17 July 2008

Zimbabwe: Newspaper Prices Soar to $10 Billion

Like in Cameroon, the cover prices of most newspapers in Zimbabwe witnessed an increase in the beginning of this month.

But, unlike Cameroon, where the prices of papers were raised from FCFA 300 to FCFA 400, the newspaper prices in Zimbabwe rose from millions of Zimbabwean dollars, to billions of Zimbabwean dollars.

The new cover prices were published in the Zimbabwe national daily, The Herald in its July 1, edition. The Herald, which used to sell at 200 million Zimbabwean dollars, increased its cover price to 8 billion dollars from July 2.

The price of another state owned newspaper, The Sunday Mail, jumped from 300 million dollars to 10 billion dollars.Some of the other newspapers in Zimbabwe whose cover prices witnessed the increase, included: Chronicle - $ 8 billion, Sunday News - $ 10 billion, The Manica - 8 billion, Kwayedza - $ 4 billion, Mhunywa - $ 4 billion, New Farmer - 10 billion, The Southern Times - $ 4 billion.

As for magazines, the cover price of Trends Magazine moved up to $ 10billion, while Zimbabwe Travel jumped to a staggering $ 15 billion. The fact that a Zimbabwean newspaper today sells for billions of Zimbabwean dollars indicates the inflation rate in the country and the extent to which the Zimbabwean dollar has lost its value.

Like in the days of Idi Amin in Uganda, the Mugabe regime has reportedly set out to print money at will, without any regard to the economic implications of such an operation. A few months ago, the Mugabe regime introduced bank notes in billions of Zimbabwean dollars.

It is now hard for many to believe that a newspaper sells for $ 10 billion or a magazine for $ 15 billion.

It sounds more like a careless joke, especially considering the respect people generally have for the dollar.The unfortunate situation explains the fact that the Zimbabwean dollar has become very worthless. Many are now wont to speculate how much one would be required to buy a pair of shoes in Zimbabwe, for example, since a mere newspaper costs up to 10 billion dollars.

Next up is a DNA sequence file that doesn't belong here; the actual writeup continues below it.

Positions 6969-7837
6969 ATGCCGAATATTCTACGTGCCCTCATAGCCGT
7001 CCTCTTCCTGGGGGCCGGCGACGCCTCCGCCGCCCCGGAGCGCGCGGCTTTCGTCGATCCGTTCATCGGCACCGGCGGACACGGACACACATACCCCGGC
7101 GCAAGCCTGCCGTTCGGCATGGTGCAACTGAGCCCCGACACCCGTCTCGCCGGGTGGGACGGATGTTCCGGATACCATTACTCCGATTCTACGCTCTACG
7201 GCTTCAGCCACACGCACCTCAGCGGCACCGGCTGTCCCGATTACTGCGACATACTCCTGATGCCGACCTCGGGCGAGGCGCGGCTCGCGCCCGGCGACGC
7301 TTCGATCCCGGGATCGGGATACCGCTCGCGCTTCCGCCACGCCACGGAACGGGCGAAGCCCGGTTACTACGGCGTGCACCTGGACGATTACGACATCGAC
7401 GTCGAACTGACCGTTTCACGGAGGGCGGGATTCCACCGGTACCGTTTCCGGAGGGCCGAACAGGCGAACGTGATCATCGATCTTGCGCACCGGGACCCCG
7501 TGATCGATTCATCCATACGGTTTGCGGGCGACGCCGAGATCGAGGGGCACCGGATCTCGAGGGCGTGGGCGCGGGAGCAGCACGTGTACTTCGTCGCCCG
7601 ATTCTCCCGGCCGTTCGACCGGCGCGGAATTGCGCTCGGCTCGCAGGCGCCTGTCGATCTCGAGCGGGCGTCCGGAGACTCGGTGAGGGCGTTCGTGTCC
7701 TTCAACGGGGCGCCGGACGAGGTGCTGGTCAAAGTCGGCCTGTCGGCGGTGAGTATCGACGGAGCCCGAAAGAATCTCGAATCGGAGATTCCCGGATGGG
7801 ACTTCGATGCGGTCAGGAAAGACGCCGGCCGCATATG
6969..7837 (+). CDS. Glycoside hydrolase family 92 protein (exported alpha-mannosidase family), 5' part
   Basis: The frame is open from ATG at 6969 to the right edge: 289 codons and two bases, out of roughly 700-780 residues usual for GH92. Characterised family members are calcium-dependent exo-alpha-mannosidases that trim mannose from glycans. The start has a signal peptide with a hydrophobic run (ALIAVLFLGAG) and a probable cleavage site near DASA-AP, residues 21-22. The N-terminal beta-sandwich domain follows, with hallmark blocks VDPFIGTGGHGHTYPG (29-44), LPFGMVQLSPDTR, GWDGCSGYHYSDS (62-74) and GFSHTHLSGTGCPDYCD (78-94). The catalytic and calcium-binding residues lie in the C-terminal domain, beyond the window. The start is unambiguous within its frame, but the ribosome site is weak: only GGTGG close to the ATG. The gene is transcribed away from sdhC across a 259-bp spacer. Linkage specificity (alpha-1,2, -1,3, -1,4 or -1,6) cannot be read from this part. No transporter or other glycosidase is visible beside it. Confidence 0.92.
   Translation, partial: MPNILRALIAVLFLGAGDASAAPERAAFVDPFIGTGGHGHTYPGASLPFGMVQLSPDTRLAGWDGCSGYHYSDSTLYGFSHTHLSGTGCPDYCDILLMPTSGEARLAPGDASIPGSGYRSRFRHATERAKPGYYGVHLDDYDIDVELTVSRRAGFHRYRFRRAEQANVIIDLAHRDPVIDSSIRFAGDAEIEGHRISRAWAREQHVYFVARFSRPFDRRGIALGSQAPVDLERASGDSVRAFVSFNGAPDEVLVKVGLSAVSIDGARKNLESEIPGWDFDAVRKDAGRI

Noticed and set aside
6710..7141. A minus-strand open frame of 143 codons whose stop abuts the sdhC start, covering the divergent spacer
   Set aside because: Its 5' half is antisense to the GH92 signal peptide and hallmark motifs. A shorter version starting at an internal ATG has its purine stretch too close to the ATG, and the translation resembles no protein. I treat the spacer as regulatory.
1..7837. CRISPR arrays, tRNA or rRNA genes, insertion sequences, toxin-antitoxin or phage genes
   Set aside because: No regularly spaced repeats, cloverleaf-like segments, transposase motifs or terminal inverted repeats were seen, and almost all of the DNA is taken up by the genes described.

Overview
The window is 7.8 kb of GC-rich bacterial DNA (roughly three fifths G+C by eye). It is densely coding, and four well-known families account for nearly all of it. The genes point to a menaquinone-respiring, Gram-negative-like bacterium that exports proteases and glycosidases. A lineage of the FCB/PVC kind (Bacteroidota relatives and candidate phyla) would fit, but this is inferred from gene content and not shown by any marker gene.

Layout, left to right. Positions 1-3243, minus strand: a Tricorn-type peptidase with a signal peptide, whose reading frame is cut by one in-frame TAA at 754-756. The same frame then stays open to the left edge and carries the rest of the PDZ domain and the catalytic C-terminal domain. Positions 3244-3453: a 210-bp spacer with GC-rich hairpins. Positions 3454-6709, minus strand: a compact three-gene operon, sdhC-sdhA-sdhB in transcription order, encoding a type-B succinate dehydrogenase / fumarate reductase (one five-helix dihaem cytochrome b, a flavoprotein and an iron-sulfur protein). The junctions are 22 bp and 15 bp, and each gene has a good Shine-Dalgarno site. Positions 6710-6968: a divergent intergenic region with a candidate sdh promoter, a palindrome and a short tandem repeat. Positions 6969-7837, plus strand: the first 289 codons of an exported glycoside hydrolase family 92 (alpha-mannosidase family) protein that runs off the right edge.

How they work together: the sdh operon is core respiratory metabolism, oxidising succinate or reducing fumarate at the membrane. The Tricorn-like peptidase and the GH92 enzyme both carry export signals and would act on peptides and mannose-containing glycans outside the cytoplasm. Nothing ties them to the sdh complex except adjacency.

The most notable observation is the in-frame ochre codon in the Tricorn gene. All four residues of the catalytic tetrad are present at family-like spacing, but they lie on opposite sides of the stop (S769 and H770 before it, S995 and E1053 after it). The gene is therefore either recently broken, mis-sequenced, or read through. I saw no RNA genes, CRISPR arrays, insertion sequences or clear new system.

In Cameroon, the hike in the price of newspapers has continued to be subject of debate and anger among readers. This is coupled with the fact that the prices of almost every consumable commodity has risen in the past months.

There has also been an argument that the increase was meant for dailies, but the printing cost for both dailies and bi-weekly or others have all increased and therefore all should have similar prices.

On their part, printing presses in the country have argued for the increase, indicating that the cost of importing and transporting printing material has increased. Such increase, they posit, have been witnessed in the cost of paper, fuel and other printing materials.

Also, distributors advocated for the increase since they incur more expenditure in the distribution process due to hike in fuel prices. They therefore demand more money from newspaper owners in order to make up for the extra.

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